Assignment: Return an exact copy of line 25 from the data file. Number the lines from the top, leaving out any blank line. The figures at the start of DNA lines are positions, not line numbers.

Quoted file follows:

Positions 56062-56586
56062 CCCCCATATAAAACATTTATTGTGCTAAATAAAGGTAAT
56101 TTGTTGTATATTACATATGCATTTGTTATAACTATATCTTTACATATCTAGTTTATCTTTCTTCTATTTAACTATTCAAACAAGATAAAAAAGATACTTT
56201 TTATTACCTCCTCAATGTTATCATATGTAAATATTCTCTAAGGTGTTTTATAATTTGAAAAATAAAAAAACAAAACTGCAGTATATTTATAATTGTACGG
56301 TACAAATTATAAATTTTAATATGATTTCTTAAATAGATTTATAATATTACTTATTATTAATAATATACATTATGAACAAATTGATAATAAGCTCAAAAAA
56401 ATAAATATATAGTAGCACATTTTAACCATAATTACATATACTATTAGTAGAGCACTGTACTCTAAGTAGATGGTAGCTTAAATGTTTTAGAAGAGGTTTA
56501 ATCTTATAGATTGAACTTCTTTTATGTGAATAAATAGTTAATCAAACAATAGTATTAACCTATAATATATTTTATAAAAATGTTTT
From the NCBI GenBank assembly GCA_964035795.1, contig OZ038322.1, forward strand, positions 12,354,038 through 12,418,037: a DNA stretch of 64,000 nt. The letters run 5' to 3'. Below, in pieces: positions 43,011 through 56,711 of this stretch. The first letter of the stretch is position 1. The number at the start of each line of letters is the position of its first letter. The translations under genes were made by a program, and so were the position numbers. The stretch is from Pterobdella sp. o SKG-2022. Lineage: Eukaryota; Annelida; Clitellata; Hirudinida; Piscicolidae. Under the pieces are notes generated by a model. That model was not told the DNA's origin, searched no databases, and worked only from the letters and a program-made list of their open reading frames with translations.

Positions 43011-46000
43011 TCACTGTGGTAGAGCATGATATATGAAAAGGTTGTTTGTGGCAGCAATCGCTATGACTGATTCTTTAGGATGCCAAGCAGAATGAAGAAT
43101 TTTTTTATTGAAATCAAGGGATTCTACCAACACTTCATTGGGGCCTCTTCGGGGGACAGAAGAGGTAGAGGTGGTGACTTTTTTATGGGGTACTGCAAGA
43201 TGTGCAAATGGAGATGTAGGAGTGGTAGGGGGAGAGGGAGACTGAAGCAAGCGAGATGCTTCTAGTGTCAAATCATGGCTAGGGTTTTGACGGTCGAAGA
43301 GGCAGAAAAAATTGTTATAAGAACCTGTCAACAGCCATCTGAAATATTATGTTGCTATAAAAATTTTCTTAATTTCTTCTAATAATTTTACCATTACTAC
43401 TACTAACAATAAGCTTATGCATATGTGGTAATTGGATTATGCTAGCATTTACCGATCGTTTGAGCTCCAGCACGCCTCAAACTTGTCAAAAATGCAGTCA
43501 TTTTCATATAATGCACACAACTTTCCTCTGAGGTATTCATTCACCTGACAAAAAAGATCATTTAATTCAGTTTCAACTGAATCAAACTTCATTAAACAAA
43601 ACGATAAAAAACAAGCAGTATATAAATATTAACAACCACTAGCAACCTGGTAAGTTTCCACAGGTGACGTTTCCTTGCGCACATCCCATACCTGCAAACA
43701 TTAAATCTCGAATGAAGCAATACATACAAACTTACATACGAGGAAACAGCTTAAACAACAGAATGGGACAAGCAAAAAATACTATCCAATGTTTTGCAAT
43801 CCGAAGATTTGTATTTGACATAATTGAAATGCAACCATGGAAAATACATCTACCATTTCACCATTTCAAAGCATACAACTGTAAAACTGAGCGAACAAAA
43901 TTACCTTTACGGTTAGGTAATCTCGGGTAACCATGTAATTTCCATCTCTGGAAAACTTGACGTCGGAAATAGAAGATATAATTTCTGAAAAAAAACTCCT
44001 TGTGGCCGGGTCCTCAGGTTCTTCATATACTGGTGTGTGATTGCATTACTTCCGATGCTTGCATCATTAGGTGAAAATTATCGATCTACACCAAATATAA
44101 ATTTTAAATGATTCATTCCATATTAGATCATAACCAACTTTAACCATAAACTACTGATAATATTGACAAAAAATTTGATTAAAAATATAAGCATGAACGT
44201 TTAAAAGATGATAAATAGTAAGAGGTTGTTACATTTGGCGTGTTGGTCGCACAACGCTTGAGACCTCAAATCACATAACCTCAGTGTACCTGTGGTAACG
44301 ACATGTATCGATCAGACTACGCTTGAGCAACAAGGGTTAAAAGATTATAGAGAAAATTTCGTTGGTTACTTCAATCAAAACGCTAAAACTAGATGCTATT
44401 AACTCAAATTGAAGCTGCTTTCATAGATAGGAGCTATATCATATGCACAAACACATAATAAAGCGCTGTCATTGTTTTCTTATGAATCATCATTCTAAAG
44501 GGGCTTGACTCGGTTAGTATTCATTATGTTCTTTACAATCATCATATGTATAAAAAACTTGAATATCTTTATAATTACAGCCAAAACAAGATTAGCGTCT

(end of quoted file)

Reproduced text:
44501 GGGCTTGACTCGGTTAGTATTCATTATGTTCTTTACAATCATCATATGTATAAAAAACTTGAATATCTTTATAATTACAGCCAAAACAAGATTAGCGTCT